Recruitment of faster motor units is associated with greater rates of fascicle strain and rapid changes in muscle force during locomotion
Lee, S. S. M.
de Boef Miara, M.
Arnold, A. S.
Wakeling, J. M.
MetadataShow full item record
CitationLee, S. S. M., M. de Boef Miara, A. S. Arnold, A. A. Biewener, and J. M. Wakeling. 2013. “Recruitment of Faster Motor Units Is Associated with Greater Rates of Fascicle Strain and Rapid Changes in Muscle Force During Locomotion.” Journal of Experimental Biology 216, no. 2: 198–207.
AbstractAnimals modulate the power output needed for different locomotor tasks through changes in muscle force production and fascicle strain rate. To generate sufficient force, appropriate motor unit recruitment must occur. Given that faster motor units contract with faster strain rates and have faster activation-deactivation rates, it is therefore likely that faster motor units are recruited for more rapid movements. The goals of this study were to 1) describe changes in motor unit recruitment patterns that occur with changes in locomotor dynamics and 2) test whether motor unit recruitment can be directly related to in vivo measures of muscle force and fascicle strain and strain rate, and thus mechanical work. Myoelectric, sonomicrometric, and muscle-tendon force data were collected from the lateral and medial gastrocnemius muscles of the goat hind limb during level and incline walking and trotting, and level galloping. Myoelectric signals were analyzed using wavelet and principal component analysis in order to quantify changes to the myoelectric frequency spectra across locomotor conditions. Fascicle strain and strain rate were calculated from the sonomicrometric data, and force rate was calculated from the tendon force data. The results of this study demonstrate that, under certain locomotor conditions such as level galloping and incline walking, where EMG activity were similar but had different frequency components, faster and slower motor units are recruited in patterns that were task-specific. The study also shows that the recruitment patterns of different motor unit types are related to in vivo fascicle strain rates in addition to myoelectric intensity and force. Together, these data provide evidence that changes in motor unit recruitment have an underlying mechanical basis, at least for certain locomotor tasks.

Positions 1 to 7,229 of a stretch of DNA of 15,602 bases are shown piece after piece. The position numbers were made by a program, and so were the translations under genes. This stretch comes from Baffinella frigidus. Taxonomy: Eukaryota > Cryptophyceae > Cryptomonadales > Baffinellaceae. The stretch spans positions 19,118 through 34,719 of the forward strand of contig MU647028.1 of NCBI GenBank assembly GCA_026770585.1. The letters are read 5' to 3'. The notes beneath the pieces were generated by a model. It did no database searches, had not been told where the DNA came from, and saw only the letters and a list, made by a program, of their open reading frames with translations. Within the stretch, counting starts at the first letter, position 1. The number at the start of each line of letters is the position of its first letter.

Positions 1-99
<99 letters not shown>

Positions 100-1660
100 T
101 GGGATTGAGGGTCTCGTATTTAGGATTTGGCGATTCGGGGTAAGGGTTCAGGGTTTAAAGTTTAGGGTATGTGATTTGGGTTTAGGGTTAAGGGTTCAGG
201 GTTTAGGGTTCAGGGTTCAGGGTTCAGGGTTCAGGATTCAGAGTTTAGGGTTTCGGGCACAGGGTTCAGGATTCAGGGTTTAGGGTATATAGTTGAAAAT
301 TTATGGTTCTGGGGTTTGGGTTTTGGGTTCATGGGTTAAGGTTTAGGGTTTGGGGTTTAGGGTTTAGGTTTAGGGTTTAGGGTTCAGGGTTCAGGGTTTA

Citable link to this pagehttp://nrs.harvard.edu/urn-3:HUL.InstRepos:12560996
- FAS Scholarly Articles